Will kids test your authority? Of course! There can be a lot of standing around in baseball, especially if you only have one coach at a practice. One day I was emphasizing that if you’re in the field you have to stand up. Ten seconds later I turned around and the shortstop was sitting cross-legged. I walked over and told him, “Stand up.” He did. “Follow me.” I led him to foul territory, away from the team. I pointed to the ground. “You can sit here.” He sat. I went back to the practice. I had someone else play shortstop. After one minute I walked back to him and asked him if he was ready to come back to practice. He was on the verge of tears, but he got the message. He came back to practice. His attitude was fantastic the rest of the season, one of the best.
They’re all good kids. If they have nasty attitudes or tease other kids, it’s always their home life or their school life. The field of play is an opportunity for them to leave those other worlds aside and be an athlete. If they start hurting other kids, that’s the place to draw the line and separate them. Some kids crave negative attention, and this can be a problem for the team and for the kid. Team sports isn’t for every kid, that’s for sure. But it seems to be good for the vast majority of kids.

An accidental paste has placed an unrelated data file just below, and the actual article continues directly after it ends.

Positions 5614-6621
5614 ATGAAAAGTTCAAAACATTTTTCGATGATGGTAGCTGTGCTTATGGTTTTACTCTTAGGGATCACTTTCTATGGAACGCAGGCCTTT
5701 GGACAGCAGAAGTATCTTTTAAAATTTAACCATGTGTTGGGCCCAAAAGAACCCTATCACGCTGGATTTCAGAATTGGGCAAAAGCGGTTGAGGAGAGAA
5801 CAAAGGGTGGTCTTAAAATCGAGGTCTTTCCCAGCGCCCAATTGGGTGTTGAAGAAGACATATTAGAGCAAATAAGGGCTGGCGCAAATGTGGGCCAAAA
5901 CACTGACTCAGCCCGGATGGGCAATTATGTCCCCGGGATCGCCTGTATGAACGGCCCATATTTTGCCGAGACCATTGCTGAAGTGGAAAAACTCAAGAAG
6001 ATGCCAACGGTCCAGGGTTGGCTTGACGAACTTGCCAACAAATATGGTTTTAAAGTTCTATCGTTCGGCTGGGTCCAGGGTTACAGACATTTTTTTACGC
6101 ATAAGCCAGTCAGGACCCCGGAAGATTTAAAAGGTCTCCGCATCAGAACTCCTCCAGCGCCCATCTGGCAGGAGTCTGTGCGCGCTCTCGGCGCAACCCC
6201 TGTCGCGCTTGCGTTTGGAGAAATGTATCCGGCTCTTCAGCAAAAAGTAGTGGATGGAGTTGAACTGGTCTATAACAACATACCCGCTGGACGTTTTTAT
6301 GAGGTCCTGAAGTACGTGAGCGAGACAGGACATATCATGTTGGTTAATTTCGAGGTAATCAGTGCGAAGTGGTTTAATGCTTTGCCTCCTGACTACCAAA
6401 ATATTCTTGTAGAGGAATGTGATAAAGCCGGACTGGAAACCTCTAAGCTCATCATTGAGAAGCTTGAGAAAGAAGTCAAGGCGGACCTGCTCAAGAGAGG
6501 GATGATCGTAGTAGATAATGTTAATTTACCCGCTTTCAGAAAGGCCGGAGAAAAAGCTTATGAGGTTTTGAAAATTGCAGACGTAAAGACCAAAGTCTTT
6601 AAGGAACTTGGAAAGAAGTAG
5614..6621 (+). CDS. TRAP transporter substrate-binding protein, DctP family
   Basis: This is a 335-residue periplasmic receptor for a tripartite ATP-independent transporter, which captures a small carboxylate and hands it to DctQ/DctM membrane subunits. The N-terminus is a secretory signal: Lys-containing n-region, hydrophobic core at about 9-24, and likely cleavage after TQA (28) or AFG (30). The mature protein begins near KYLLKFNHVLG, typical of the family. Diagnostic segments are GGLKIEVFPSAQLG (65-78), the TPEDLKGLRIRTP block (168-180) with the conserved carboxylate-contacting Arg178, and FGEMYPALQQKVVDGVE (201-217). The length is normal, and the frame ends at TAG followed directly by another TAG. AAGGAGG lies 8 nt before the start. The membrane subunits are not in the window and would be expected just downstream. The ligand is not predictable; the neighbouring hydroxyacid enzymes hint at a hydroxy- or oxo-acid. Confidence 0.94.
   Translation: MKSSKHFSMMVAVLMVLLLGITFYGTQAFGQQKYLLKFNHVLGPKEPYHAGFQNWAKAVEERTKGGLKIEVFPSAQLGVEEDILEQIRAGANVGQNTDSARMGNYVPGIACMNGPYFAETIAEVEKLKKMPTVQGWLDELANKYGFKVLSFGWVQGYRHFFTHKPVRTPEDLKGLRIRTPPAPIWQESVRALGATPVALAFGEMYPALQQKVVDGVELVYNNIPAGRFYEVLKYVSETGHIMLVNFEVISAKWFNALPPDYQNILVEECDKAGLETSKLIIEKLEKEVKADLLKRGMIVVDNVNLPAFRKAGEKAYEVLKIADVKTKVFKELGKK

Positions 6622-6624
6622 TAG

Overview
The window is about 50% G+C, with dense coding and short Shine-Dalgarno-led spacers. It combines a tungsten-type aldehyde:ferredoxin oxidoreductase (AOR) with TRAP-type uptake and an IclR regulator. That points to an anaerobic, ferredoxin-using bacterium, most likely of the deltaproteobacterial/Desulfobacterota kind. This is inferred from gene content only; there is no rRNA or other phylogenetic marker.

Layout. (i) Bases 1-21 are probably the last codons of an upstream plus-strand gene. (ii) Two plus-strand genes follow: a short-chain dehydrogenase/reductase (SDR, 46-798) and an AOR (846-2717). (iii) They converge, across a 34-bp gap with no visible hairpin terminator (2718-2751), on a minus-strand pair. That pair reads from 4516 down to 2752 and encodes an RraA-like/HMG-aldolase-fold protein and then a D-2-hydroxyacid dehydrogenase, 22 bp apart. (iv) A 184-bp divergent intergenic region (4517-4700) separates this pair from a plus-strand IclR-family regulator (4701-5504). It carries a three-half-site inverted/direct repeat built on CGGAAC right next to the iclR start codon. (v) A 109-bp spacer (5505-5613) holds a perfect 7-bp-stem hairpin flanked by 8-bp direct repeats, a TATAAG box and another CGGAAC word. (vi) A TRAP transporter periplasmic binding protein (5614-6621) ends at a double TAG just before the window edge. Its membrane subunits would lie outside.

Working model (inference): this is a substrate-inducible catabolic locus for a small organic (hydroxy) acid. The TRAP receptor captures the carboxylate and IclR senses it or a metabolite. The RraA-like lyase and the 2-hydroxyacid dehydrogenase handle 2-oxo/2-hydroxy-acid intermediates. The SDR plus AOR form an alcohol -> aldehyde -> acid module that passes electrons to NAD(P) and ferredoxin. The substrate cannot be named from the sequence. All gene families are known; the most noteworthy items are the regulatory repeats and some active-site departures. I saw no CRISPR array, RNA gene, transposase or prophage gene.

Make positive comments at least 90 percent of the time. Try to go a whole game or whole practice without making any negative comments. (Save the comments for the next time, and try to rephrase the situation into working on it with the whole team.)
Losing. If you’ve got a team that lacks much talent, you will lose a lot. I’ve got a one-word suggestion: cookies. Lots of cookies. After the game, give them out right after your team gets back from shaking the other team’s hands. Turn those frowns upside down: cookies. Next season, if I have a team that is getting beaten badly, I might crack a box of cookies in the middle of the game. Maybe sometimes Bruce Bochy should wheel out a crate of cookies.